Brain tumour survivor ‘gives back’ through dolls
IN 2014, Jennifer Butler almost lost her life to a brain tumour.
The large tumour measured 5cm in diameter and pressed the Bokarina mother of five’s brain to the right side of her head.
When the tumour was removed, her left frontal lobe was removed with it, leaving Jennifer with acquired brain injury.
“I had to learn how to walk, use cutlery, cook and speak properly all over again,” she said.
When Jennifer was given the all-clear, she decided to look for work.
But then she was given the devastating news the tumour had returned a day before she was to be interviewed for a retail job in Birtinya in November last year.
Not wanting to give up, she started a business, My Piccolo, after her mother-in-law said the little dolls she was making with one of her sons would be a great market stall.
Jennifer said she had made about 300 of the hand-stitched dolls since starting in July. They were designed to comfort children on hospital visits.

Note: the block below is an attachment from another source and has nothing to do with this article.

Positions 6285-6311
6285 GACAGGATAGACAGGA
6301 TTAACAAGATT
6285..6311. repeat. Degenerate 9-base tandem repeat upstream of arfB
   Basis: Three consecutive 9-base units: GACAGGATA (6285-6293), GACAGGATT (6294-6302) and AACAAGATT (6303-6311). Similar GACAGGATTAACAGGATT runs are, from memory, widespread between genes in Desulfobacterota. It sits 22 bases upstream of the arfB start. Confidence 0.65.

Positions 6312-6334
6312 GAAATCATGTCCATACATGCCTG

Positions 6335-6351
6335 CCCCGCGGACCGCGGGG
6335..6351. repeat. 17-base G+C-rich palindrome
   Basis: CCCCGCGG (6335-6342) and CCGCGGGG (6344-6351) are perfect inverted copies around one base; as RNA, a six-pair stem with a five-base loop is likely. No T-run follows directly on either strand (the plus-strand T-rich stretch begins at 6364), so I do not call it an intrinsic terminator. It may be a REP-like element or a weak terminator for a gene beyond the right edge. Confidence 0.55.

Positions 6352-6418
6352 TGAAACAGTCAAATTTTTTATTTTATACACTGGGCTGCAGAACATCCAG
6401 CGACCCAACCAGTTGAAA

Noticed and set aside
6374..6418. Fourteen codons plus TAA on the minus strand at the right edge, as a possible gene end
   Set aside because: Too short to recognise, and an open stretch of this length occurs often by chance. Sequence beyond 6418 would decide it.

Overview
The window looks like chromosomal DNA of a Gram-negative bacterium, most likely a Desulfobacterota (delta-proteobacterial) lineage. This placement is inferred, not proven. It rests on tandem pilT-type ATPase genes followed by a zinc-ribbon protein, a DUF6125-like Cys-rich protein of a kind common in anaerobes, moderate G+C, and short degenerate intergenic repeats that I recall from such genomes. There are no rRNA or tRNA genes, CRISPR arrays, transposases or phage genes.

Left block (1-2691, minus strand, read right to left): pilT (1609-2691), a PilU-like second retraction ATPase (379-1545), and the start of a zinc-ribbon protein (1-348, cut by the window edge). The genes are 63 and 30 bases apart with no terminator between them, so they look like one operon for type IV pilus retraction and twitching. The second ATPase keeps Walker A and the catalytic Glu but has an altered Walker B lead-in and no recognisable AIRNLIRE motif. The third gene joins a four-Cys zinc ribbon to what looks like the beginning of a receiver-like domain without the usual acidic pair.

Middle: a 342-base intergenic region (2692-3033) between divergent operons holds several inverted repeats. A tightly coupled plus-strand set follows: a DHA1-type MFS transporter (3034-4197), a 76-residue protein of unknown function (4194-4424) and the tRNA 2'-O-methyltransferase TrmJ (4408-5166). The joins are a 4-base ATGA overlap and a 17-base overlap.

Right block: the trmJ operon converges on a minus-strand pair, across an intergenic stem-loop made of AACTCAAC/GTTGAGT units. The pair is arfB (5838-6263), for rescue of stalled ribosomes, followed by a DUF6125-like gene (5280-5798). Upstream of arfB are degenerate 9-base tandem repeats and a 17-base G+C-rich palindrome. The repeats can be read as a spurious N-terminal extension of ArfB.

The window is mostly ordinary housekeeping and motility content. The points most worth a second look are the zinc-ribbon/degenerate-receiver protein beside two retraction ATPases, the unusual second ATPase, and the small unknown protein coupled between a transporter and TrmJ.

“Piccolo in Italian means ‘little friend’,” she said.
“I know a lot of little kids have a certain toy they like to take to hospital or their bed, so I thought ‘why not mine?’”
Each doll dons a beanie, with $2 of every sale of a My Piccolo item going towards Carrie Bickmore’s Beanies 4 Brain Cancer initiative.
“It feels right to give back. I didn’t have to think twice,” she said. “Having my brain tumour, I know what people go through prior to being diagnosed and with recovery.”
By having the My Piccolo business, Jennifer feels like she is contributing to her family.
“It makes me really happy,” she said.
“It’s quite therapeutic.”
She said she couldn’t do it without the love of husband Jon and her mother-in-law Lenore. Catch Jennifer at the Sunny Coast Baby and Kids Market on December 8 at Mountain Creek State Primary School in Lady Musgrave Drive, Mountain Creek.